Many hardcore car guys pride themselves on being able to identify a car approaching, sight unseen, by just the sound of the engine and exhaust note. Whether it’s the rumble of an American V8 or the hollow wail of an Infiniti V6, these guys can tell you at least the make, if not the specific model of the vehicle.
One of these cars with just such a distinct exhaust note is none other than the Subaru WRX. Thanks to the unequal length exhaust manifold headers on its turbocharged engine, the WRX’s burble was unmistakable and loved by many.
You can now even get the car with an automatic transmission! These are two of many other sweeping changes that have been implemented with the latest model.
1. WRX = World Rally eXperimental
First off, a little history lesson. Did you know that Subaru has won a hat trick of constructors’ titles in the World Rally Championship?
The company claimed the WRC’s championships in 1995, 1996, 1997 and has credited it with increased sales of the Impreza in particular, of which the WRX is based upon.
Part of the thrill of owning a WRX is being able to watch the car you drive from A-to-B everyday (albeit a highly modified version) slither around on dirt, ice, tarmac in far away exotic destinations.
Subaru’s WRC wins were also credited with popularizing the company’s all-wheel-drive systems.
The unique headlights, foglights, taillights, wider fenders, and functional hood scoop really do their job in setting this latest apart from the rest of the Impreza line-up.
Unlike the previous generation WRX or even the current generation WRX STI, the new engine loses its unequal length exhaust headers.
Alas, gone is its trademark boxer burble that is created by the exhaust gases from one side of the engine being forced to travel, out of phase, at a different velocity than gases leaving the opposite side of the engine.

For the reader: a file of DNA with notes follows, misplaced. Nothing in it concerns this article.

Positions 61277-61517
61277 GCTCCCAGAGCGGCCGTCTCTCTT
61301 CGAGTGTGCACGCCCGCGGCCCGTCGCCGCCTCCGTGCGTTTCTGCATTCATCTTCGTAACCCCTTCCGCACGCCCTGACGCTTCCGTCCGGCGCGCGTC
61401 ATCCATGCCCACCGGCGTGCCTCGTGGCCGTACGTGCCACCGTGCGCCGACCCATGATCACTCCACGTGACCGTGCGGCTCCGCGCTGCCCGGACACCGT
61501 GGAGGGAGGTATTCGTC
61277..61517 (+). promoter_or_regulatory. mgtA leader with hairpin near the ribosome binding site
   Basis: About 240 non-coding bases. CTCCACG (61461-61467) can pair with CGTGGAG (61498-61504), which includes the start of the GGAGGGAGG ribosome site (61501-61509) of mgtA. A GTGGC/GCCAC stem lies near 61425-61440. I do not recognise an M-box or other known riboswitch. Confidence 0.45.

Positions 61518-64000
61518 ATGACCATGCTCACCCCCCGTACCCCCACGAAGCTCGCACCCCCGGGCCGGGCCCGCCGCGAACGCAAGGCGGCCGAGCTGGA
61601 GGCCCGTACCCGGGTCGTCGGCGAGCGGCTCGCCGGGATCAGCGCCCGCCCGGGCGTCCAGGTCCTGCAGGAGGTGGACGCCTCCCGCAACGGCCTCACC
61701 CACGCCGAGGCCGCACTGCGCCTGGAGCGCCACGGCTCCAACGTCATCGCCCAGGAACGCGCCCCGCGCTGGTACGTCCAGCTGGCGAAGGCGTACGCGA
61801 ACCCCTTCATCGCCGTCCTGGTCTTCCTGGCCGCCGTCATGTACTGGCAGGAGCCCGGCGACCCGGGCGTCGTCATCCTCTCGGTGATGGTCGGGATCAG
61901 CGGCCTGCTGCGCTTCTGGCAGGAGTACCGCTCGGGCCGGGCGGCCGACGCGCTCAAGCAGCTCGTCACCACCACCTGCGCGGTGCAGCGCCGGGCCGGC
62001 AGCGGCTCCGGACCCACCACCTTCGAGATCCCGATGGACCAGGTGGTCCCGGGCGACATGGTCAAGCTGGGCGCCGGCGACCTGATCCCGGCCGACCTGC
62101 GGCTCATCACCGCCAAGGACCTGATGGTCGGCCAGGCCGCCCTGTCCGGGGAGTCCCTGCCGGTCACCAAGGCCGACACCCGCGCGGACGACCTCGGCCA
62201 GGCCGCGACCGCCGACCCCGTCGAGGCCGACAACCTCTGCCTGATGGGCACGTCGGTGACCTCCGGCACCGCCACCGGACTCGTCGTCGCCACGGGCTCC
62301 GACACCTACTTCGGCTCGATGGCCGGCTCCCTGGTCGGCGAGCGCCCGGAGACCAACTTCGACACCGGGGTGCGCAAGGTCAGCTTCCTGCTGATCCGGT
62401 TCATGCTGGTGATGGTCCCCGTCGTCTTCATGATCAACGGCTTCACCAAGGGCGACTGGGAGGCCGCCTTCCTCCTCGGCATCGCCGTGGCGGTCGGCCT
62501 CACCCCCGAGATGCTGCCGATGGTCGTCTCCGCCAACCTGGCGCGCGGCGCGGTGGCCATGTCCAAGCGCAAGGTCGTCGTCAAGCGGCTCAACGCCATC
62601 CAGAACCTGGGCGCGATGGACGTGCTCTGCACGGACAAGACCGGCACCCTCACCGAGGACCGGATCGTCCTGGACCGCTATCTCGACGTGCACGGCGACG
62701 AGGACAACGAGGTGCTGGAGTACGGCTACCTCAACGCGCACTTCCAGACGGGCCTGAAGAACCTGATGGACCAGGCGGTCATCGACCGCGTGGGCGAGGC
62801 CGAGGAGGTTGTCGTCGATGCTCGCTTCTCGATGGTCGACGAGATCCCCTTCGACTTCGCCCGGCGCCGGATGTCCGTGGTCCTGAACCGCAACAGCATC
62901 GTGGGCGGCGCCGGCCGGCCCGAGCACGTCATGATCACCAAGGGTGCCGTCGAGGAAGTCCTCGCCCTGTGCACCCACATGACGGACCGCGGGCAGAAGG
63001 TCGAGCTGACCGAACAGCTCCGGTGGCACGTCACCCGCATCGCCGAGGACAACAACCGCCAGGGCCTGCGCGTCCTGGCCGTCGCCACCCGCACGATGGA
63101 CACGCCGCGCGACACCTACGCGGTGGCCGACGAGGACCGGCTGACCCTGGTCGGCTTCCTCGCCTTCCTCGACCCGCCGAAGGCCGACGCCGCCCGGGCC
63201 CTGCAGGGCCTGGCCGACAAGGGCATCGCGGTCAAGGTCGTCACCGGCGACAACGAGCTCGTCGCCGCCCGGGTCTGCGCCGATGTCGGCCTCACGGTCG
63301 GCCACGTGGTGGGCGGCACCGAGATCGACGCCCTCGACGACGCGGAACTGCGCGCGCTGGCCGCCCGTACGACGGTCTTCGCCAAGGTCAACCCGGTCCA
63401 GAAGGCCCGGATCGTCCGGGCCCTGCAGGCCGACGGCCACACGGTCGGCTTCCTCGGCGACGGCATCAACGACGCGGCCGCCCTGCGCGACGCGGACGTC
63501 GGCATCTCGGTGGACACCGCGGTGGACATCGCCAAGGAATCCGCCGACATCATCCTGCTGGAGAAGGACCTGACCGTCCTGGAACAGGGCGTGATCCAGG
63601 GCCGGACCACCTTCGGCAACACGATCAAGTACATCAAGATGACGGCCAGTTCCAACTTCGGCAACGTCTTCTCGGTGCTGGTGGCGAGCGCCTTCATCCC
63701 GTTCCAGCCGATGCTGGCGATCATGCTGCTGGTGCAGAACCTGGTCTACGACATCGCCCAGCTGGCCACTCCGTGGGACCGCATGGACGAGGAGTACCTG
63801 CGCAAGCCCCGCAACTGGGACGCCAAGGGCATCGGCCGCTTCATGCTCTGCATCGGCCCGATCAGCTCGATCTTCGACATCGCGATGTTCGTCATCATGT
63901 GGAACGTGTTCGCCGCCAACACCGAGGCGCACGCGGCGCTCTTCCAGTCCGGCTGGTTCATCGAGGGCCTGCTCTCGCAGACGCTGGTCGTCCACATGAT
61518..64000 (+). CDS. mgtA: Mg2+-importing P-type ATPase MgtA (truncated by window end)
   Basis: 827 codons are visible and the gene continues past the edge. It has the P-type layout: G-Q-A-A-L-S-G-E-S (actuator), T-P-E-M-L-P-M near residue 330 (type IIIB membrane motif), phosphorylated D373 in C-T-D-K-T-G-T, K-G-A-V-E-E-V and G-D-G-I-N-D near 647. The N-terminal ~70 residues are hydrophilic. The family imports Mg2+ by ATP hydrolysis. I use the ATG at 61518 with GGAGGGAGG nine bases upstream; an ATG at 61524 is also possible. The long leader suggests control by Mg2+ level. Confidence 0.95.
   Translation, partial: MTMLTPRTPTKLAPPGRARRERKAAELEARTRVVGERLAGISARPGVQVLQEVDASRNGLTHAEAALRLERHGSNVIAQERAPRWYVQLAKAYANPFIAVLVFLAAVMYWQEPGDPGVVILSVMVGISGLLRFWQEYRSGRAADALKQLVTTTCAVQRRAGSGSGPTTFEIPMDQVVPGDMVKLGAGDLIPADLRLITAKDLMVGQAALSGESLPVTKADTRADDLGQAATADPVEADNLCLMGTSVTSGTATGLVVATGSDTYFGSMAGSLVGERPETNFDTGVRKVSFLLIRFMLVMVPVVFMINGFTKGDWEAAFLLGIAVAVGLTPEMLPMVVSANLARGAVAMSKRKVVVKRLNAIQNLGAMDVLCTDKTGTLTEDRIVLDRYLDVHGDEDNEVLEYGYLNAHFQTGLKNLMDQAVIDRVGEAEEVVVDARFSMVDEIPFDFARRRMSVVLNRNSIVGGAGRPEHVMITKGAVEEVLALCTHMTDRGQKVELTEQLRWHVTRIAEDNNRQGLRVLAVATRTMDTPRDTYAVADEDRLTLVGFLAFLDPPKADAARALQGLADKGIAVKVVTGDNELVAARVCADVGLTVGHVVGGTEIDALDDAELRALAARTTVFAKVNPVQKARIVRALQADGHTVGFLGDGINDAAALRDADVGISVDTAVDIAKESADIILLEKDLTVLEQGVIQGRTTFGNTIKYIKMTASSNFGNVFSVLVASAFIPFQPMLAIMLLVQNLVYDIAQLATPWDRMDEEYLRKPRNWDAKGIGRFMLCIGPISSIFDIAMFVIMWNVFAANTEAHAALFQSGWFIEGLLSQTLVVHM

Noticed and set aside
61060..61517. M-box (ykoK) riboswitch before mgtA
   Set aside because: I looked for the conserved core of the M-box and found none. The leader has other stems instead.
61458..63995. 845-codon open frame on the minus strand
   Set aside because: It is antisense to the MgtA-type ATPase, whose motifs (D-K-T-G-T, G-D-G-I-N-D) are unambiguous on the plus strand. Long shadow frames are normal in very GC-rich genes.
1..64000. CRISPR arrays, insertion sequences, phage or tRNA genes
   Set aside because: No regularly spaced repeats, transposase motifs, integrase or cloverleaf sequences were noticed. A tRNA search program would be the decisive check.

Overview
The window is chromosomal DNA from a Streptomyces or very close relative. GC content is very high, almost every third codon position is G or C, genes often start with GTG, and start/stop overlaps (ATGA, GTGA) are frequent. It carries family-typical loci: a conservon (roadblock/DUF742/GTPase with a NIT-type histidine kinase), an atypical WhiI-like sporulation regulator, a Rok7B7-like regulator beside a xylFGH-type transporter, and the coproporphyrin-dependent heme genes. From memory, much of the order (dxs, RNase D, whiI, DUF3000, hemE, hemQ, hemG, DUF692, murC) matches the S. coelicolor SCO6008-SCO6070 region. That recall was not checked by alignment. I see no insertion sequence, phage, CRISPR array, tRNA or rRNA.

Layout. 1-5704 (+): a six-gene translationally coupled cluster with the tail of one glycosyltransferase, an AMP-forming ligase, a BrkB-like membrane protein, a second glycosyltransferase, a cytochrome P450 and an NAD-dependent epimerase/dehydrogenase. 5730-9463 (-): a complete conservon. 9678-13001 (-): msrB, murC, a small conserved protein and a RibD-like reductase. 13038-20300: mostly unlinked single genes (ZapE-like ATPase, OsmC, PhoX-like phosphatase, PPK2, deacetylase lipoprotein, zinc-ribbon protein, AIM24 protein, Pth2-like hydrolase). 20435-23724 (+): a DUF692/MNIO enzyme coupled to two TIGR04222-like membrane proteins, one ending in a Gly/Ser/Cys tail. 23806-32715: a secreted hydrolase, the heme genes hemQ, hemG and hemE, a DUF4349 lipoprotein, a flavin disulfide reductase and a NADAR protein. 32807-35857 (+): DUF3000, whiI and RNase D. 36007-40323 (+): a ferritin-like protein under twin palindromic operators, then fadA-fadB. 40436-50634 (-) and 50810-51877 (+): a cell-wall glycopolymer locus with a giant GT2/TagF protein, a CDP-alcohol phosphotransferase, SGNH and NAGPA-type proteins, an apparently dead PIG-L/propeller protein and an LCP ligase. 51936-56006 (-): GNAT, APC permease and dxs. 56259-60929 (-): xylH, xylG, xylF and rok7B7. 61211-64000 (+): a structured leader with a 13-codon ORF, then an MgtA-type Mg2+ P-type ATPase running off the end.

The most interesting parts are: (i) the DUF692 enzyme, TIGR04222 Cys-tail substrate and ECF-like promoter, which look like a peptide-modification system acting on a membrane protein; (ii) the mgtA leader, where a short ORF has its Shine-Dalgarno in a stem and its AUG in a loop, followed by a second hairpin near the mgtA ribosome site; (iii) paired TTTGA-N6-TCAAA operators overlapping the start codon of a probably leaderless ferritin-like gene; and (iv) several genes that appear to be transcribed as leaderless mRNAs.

This latest non-STI WRX is fitted with Subaru’s new, and more sophisticated, direct-injection turbocharged 2.0-litre engine producing 268 hp at 5,600 rpms and 258 lb.-ft of torque at 2,000-5,200 rpms.
The new exhaust system has a little more bark, but you’ll still have to go aftermarket or to Subaru’s STI parts catalogue if waking the neighbour is your goal.
Like other Subarus, the engine’s power goes to all four wheels. But for the first time since 2008, the WRX can be ordered with either a 6 speed manual, or an automatic transmission.
But this is no traditional auto box. Subaru has taken it a step further and it’s a Continuously Variable Transmission.
I definitely picked up the WRX test vehicle wondering if this transmission would ever work in such an iconic performance car. And boy I was in for a shock.
This is no ordinary CVT thanks to the engineering wizards. Equipped with Subaru’s Intelligent Drive mode, the system allows for different driving dynamics modes which affect steering wheel weight/assist, different throttle pedal sensitivity, and finally CVT responsiveness.
The most significant difference about Subaru’s Sport Lineartronic CVT is that it has “steps” to simulate actual gears. Gone is that rubber band sensation that many have dreaded from CVTs.
I was blown away by how quickly the gear “changes” felt. Far from calling it a compromise from the manual gearbox, in many aspects the CVT actually enhances the WRX as it feels like it is accelerating relentlessly.
Ultimately, if you’re a driving enthusiast and you want a weekend sports car that allows you to feel extra connected on a traffic-less curvy road, the manual transmission makes sense.